Education

EDUC

Primary=0, Secondary=1 and Tertiary=2

Occupation of Hh Head

OCCUP

Agriculture=0, Non-agriculture=1

Marital Status

MSTAT

If married =1, otherwise (single=0)

Gender

GEN

Male=1, female=0

Household Size

HHSZ

Number of people in the households

Note: *** Dependent variable (House ownership)

 

 

 


4. 0. RESULTS AND DISCUSSION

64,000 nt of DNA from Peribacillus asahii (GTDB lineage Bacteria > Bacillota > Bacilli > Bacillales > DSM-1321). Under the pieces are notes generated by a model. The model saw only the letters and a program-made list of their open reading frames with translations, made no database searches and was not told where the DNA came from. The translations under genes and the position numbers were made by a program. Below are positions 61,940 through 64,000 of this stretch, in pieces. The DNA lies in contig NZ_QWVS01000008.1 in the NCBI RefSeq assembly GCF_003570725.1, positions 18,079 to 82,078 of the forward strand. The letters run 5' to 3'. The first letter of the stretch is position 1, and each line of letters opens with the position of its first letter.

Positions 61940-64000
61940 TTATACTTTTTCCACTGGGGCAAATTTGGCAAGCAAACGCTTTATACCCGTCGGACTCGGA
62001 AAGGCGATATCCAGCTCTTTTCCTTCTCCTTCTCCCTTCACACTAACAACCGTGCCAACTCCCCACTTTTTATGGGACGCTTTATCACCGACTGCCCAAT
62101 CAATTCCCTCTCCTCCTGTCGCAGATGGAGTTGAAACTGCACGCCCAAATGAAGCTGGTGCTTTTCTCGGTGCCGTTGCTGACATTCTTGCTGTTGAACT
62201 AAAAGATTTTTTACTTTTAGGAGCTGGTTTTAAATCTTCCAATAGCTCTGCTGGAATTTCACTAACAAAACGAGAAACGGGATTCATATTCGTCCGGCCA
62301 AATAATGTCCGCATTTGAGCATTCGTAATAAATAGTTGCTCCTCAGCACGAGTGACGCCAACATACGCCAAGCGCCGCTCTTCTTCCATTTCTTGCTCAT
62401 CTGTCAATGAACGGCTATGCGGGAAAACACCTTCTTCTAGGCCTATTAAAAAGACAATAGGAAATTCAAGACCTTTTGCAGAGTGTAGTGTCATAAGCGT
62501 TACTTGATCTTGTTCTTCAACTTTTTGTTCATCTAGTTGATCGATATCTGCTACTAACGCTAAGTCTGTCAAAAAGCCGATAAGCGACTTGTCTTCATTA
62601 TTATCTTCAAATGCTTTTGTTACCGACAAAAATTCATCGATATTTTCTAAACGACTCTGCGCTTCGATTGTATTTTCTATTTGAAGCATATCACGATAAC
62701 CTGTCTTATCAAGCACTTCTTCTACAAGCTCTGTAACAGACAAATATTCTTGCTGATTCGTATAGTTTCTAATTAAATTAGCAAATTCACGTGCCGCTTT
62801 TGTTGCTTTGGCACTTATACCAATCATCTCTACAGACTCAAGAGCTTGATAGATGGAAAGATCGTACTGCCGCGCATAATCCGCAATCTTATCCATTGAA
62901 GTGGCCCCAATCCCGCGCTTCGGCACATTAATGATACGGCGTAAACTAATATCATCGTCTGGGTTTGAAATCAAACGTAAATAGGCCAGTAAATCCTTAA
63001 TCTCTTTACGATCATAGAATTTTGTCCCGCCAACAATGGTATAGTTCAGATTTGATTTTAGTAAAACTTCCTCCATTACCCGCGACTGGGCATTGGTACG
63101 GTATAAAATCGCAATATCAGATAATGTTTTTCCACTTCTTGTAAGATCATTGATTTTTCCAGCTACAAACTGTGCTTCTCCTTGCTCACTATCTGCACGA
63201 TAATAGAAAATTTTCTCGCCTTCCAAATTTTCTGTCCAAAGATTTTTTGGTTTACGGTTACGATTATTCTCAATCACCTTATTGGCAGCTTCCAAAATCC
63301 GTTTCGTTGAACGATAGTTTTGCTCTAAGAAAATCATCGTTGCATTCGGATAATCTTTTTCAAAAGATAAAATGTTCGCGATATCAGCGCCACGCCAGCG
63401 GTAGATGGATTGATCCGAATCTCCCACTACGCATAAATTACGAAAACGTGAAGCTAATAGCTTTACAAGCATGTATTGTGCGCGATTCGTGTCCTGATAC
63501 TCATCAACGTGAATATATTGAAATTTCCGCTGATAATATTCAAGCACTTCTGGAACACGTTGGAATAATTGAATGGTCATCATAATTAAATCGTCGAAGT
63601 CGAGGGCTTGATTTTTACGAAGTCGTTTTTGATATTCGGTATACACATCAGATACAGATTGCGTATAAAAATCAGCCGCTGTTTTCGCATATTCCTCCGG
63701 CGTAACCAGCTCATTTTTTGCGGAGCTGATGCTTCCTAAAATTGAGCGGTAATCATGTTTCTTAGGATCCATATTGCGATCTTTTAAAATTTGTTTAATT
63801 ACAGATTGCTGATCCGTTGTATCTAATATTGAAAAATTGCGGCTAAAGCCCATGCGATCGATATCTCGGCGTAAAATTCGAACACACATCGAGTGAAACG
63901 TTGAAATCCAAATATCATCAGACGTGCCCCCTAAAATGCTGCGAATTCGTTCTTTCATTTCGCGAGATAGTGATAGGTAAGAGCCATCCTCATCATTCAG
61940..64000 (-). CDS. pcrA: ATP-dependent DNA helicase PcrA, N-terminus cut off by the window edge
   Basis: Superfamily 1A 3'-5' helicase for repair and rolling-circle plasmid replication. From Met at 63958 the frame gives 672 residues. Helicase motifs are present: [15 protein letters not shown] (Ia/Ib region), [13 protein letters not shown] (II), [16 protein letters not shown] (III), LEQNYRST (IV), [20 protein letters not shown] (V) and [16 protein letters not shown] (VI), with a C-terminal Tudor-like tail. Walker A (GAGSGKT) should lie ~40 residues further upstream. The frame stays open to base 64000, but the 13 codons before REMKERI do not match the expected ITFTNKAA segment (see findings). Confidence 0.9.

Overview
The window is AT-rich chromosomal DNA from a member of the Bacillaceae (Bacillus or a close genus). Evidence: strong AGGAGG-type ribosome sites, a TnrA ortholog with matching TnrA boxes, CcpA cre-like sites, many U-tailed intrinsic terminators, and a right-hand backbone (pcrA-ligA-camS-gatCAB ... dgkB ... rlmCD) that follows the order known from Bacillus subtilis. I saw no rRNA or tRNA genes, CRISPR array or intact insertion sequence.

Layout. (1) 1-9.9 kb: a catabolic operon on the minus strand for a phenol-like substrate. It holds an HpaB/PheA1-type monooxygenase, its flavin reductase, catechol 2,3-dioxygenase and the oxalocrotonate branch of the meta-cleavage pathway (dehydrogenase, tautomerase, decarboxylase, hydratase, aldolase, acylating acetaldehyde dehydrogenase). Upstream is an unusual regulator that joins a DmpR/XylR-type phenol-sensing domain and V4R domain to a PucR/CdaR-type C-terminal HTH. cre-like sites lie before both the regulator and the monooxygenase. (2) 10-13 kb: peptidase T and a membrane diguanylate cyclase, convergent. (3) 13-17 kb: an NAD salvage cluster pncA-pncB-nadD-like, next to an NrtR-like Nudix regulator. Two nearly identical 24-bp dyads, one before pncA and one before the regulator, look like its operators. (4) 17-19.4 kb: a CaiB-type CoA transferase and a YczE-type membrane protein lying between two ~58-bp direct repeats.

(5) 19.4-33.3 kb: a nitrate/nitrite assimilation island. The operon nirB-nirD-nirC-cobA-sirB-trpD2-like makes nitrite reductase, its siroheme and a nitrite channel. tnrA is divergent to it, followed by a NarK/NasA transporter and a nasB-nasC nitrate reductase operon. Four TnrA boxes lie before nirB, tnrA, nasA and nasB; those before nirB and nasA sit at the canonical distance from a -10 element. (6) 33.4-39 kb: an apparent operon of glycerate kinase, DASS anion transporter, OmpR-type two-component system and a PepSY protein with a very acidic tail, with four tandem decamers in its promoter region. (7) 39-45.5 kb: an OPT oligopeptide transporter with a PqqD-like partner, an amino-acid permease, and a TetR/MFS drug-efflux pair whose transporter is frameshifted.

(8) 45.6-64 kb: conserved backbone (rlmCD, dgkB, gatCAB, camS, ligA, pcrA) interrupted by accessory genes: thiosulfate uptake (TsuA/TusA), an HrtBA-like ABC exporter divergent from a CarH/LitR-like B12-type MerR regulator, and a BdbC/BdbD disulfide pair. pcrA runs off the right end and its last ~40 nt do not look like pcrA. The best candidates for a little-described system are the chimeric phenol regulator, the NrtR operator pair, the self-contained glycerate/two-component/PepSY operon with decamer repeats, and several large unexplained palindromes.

Table 2 below presents the results of the Probit regression and heteroscedatic model used to investigate the determinants of house ownership in Nigeria. House ownership which takes the value of one (1) if a household head owns the house and zero (0) if otherwise formed the dependent variable of the model. The marginal effect estimates of the explanatory variables are also presented alongside of the Probit and heteroscedastic Probit model on Table 2 respectively. The essence of presenting the two models is to facilitate comparison and based on the statistical tests conducted, chose the model that best explains the determinants of house ownership in the study area. Given the drawbacks, as highlighted in section 2.1 and the statistical tests conducted, the Probit model becomes more admissible for the analysis of the determinants of house ownership in Nigeria. This position is corroborated by the likelihood ratio chi-square value of 416.61 of the model with a p-value of 0.0000 which reveals that the Probit model as a whole is statistically significant at 1% level, and thus implies a good fit.